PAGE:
June 28, 2006
Provincetown's July 4 plan: Defuse potential problems
By ERIC WILLIAMS
PROVINCETOWN - The plan goes like this:
''We're going to spread out, keep the streets open and no booze,'' Provincetown Police Chief Ted Meyer said, describing the strategy to handle this year's July 4 fireworks crowd and avoid a repeat of last year's near-riot.
''This thing is going to be like clockwork,'' he predicted about Tuesday night's event.
Improved parking, better medical and rescue services, officers with cameras, and police riding horses, bicycles and all-terrain vehicles are part of the plan worked out by town officials and community members after a year of questioning whether Provincetown could still light the fuse on the Fourth.
Last July 4, several fights broke out after the town's fireworks display. Forty young people were taken into protective custody or arrested, most charged with disorderly conduct. Several minor injuries were reported.
Police received several complaints alleging over-zealous policing, but a review board deemed police response as appropriate.
Meyer said approximately 40 officers would be on duty during the fireworks this year, about the same as last year.
''But we're going to have different kinds of officers,'' he said. Local and state police will work the detail along with personnel from the Barnstable County and Plymouth County sheriff's departments.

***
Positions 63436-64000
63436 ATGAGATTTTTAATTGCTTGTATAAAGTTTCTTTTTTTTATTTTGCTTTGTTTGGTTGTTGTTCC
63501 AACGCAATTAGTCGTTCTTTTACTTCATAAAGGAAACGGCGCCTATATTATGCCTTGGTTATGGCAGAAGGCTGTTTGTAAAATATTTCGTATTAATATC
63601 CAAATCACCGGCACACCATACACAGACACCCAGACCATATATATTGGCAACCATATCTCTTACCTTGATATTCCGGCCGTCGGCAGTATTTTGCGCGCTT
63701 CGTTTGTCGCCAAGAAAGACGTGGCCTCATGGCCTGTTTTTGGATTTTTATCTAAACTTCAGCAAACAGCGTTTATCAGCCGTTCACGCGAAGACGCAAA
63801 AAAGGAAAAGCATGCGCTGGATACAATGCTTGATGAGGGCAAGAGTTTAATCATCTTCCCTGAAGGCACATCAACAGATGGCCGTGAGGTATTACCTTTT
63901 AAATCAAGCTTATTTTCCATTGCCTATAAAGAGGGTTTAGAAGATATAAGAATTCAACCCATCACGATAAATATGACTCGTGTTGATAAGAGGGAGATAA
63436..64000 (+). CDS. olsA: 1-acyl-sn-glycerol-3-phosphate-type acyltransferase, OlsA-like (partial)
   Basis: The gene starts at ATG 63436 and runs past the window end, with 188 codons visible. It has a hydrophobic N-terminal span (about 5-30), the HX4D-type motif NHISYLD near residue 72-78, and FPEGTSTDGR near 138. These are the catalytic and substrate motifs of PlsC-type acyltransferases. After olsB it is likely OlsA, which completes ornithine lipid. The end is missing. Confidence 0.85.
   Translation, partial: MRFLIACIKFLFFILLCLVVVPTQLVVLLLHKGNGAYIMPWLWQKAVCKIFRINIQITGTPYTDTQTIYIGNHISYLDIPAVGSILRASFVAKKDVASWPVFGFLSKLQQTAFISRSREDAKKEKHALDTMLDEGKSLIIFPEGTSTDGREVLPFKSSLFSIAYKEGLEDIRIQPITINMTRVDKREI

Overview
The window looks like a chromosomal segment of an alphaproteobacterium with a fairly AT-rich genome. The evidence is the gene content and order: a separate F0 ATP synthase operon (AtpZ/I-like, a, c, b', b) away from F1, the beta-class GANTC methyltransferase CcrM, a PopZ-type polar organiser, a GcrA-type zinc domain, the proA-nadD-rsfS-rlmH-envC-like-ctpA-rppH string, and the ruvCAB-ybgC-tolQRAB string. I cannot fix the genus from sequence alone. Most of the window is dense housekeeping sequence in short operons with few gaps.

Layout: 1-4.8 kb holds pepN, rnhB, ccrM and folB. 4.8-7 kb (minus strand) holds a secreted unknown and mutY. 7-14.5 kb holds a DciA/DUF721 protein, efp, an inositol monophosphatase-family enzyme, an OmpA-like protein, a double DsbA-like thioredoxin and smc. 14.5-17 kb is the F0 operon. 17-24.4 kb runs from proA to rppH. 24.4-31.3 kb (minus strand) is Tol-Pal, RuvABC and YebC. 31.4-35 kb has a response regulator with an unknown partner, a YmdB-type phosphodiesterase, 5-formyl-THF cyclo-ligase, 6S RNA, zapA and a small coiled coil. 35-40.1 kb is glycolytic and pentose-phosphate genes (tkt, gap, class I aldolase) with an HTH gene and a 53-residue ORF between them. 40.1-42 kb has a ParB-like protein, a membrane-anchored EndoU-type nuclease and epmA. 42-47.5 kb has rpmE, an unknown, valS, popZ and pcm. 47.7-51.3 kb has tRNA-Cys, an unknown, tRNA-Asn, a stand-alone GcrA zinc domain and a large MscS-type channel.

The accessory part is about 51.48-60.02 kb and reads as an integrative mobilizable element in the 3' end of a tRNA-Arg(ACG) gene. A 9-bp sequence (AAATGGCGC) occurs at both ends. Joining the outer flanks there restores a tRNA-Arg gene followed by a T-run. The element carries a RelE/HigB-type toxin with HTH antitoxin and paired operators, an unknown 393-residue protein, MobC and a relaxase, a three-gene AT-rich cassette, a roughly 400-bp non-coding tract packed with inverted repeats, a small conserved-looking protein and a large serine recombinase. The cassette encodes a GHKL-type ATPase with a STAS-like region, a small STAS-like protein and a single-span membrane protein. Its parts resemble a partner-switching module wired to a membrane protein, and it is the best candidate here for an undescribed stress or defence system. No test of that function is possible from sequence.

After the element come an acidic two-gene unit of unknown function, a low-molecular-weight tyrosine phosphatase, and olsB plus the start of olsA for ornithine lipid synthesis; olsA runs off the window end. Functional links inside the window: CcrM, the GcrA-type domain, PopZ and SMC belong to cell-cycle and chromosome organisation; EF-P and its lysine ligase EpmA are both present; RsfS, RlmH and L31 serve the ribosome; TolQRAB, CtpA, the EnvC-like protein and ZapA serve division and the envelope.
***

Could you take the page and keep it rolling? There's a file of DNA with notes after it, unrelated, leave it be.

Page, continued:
Officers on horseback
Plymouth County will provide three or four horse-mounted officers, according to Province-town police Staff Sgt. Warren Tobias.
''They're great at moving people,'' Tobias said.
Two state police officers will document the evening with cameras, Meyer said.
''We hope the cameras have a preventative aspect, because people will know they're being filmed,'' he said.
Also, ''we're not going to be tolerating open alcohol in public,'' Tobias said. ''We'll be taking steps to curb that during the day.''
ATV and bike patrols will be used to cut down on public drinking, particularly on the town's harbor-front beaches.
''The businesses wanted fireworks, and we came up with a plan and I feel good about it,'' said Candace Collins-Boden, executive director of the Provincetown Chamber of Commerce and a frequent participant in fireworks meetings over the past year.
Collins-Boden particularly liked the idea of using Cape Cod National Seashore parking lots to alleviate the dangerous practice of fireworks-frazzled visitors dumping their cars along Route 6 to make the show in time.
Parking at Seashore
Seashore parking lots at Beech Forest, the Province Lands Visitor Center and Race Point Beach will be available for free parking from 5 p.m. onward, with two free shuttle buses taking passengers into Provincetown and dropping them off at the bas-relief sculpture behind town hall.
After the fireworks, the shuttle buses will return people to the parking lots until midnight.
On the medical front, Outer Cape Health Services will staff a tent behind Provincetown Town Hall with a doctor and nurse.
Meyer said recent meetings with Outer Cape rescue personnel have made him confident that enough ambulances will be available throughout the region, just in case.
The police chief sang the praises of the various agencies that created the plan, and issued a genial invite to all fireworks lovers:
''Come to Provincetown, be yourself, enjoy yourself, have a good time, but be responsible,'' he said.
Eric Williams can be reached at email@example.com.
(Published: June 28, 2006)